According to section 82 of CrPC the offender who has run away can seek anticipatory bail as it does not create “any riders nor imposes any restriction” on them, thus making it clear that an ‘absconder’ can approach for anticipatory bail. This remarkable judgement was passed by Himachal Pradesh High Court in the case of Mahendra Kumar versus State of Himachal Pradesh [Cr. MP (M) No. 1682 of 2020] which was headed by the Hon’ble Mr. Justice Anoop Chitkara.
The petitioner was accused of raping a 15-year-old girl while she was returning from her school in the end of May 2013. The FIR was registered on 19th July 2013 under section under Sections 376, 506 of Indian Penal Code, 1860, (IPC), and 4 of Protection of Children from Sexual Offences Act, 2012, in Police Station Gohar, District Mandi, Himachal Pradesh, disclosing cognizable and nonbailable offences. The statement of the girl was recorded under section 164 CrPC after her medical examination was conducted but the police failed to capture the accused. The charge sheet was filed without arresting him. Upon the non-execution of the non-bailable warrant, the court proceeded against the accused under section 82 of CrPC and declared him as a proclaimed offender.
This court relied on the judgements passed in the case of Lavesh v. State (NCT of Delhi), (2012) 8 SCC 730, (Para 10), where the Hon’ble Supreme Court held that “10. … Normally, when the accused is “absconding” and declared as a “proclaimed offender”, there is no question of granting anticipatory bail. We reiterate that when a person against whom a warrant had been issued and is absconding or concealing himself in order to avoid execution of warrant and declared as a proclaimed offender in terms of Section 82 of the Code is not entitled the relief of anticipatory bail.”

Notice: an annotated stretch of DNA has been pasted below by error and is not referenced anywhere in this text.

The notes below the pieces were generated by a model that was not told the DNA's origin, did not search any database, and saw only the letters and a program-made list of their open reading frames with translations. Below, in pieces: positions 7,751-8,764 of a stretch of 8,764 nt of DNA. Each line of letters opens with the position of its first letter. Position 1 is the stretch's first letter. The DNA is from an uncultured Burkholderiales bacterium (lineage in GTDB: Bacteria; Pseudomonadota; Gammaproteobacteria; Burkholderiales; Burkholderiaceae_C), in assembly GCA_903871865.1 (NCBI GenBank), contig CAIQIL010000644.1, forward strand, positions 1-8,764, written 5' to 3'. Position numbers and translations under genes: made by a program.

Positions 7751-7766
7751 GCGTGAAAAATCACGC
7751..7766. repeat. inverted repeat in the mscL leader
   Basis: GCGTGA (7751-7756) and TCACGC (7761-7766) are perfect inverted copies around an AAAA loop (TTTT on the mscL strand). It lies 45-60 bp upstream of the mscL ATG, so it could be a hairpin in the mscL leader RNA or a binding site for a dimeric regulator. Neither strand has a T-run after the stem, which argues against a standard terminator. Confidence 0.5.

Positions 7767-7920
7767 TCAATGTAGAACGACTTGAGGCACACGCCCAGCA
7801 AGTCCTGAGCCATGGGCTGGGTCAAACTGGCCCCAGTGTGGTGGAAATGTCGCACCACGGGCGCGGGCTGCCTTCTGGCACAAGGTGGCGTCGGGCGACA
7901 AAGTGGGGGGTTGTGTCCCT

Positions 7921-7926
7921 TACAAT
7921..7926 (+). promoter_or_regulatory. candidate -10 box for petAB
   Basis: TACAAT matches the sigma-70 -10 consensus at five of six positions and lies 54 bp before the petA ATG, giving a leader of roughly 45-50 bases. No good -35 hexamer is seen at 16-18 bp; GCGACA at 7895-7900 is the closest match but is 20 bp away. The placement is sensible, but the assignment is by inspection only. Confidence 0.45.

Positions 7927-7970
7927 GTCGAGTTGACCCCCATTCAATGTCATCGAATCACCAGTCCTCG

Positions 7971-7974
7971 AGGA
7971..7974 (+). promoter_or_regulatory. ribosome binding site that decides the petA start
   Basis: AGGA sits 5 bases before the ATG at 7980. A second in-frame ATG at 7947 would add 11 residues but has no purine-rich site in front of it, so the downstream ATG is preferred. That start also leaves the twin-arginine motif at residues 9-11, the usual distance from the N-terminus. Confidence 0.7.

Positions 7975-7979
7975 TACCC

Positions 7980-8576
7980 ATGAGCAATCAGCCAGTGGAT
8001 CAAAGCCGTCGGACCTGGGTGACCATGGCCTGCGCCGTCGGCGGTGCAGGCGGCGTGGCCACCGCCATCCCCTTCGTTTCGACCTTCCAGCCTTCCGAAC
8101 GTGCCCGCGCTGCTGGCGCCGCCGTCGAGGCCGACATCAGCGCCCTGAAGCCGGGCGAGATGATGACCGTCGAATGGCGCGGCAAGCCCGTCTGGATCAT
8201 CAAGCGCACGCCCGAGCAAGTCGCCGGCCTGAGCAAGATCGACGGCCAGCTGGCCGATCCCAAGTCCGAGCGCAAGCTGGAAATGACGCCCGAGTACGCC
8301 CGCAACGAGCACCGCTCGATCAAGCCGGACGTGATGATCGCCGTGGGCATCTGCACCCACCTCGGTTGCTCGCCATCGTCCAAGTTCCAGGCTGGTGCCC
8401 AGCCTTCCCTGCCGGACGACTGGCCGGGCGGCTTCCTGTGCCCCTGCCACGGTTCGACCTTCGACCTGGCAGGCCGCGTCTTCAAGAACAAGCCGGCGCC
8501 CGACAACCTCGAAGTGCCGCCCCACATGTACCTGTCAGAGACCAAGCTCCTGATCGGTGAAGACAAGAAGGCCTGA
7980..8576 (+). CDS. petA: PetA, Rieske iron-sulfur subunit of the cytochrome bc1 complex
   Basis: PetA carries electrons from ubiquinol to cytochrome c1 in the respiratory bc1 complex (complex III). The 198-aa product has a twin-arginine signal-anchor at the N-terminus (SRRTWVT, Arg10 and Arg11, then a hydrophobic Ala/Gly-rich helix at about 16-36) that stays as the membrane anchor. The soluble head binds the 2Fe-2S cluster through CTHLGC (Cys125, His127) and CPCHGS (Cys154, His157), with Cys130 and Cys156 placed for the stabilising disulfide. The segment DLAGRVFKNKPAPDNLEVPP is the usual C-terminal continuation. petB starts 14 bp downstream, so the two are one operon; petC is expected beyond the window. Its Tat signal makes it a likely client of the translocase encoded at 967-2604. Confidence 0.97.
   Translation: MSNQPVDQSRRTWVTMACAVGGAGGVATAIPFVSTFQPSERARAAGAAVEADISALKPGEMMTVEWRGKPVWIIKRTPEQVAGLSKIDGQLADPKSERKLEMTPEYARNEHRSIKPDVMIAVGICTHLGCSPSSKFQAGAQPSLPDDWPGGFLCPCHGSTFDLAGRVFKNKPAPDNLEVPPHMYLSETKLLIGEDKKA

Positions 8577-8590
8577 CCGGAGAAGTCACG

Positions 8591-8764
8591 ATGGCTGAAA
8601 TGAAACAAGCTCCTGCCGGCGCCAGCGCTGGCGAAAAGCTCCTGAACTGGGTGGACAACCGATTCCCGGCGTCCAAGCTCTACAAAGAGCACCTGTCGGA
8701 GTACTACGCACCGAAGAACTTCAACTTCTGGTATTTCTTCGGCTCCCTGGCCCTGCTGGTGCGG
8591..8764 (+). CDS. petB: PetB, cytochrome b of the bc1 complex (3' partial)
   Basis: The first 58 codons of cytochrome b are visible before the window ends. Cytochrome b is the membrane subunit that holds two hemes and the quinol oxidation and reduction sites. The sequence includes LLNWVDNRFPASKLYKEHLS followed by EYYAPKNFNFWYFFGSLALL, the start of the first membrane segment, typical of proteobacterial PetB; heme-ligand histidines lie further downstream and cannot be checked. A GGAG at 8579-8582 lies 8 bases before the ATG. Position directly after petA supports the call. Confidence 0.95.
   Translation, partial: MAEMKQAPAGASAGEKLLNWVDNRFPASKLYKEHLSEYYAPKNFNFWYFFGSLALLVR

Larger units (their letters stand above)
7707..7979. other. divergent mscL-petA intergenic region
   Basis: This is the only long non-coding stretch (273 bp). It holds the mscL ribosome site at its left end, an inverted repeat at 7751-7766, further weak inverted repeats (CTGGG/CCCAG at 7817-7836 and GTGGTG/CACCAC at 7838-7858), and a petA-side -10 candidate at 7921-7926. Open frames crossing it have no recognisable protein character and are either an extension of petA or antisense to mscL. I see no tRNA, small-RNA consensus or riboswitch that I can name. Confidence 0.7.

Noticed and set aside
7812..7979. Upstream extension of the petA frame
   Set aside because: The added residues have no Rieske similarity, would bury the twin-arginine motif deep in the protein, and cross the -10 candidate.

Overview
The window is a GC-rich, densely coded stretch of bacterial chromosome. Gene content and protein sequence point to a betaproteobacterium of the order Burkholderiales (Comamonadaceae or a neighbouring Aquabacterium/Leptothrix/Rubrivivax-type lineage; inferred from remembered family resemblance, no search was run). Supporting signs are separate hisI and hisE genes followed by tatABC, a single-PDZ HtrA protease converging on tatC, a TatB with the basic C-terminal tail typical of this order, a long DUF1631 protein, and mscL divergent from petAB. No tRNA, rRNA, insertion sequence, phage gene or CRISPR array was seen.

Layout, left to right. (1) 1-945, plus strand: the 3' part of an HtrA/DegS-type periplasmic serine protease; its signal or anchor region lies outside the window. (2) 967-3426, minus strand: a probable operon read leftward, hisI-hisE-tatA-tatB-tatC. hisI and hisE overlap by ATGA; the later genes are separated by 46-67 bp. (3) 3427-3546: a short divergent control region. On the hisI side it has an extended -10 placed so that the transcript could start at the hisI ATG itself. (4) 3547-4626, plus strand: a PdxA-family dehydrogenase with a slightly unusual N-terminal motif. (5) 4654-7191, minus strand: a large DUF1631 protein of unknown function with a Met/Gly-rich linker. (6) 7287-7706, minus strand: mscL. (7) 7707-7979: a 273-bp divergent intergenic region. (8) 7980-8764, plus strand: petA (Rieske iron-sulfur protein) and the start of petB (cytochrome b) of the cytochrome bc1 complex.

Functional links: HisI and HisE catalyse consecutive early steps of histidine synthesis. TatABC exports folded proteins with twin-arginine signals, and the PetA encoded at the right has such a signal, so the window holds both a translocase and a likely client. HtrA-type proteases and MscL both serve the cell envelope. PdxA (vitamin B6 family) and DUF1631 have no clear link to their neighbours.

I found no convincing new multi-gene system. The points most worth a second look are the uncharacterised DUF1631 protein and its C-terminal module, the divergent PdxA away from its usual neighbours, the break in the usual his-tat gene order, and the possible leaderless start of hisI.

The court further state that “Section 82 of CrPC neither creates any rides nor imposes any restriction in the filing of anticipatory bails by the proclaimed offenders. Even in Lavesh’s case (supra), while laying down the law on anticipatory bails to absconders, Hon’ble Supreme Court structured the pronouncement by the words, “Normally.” An analysis of entire allegations creates a possibility of the accused smitten by love, became melancholic, and left the area on June 20, 2013, i.e., before the registration of FIR dated July 19, 2013. After that, compelled by the lockdown, and fear created by the pandemic of COVID-19, returned home, where, for the first time, he came to know about the FIR and already declared as a proclaimed offender cannot be ruled out. Resultantly, the facts and circumstances are not normal. The legal maxim Domus sua cuique est tutissimum refugium, aptly describes the plight of the accused, which means every man’s house is his safest refuge. Thus the circumstances cannot be termed as normal for the accused, and he makes out a special case for bail. A balanced approach would work as an incentive, a catalyst for proclaimed offenders to surrender to the Court of Law, speeding up the process, and bringing the guilty to Justice and Justice to the guilty.”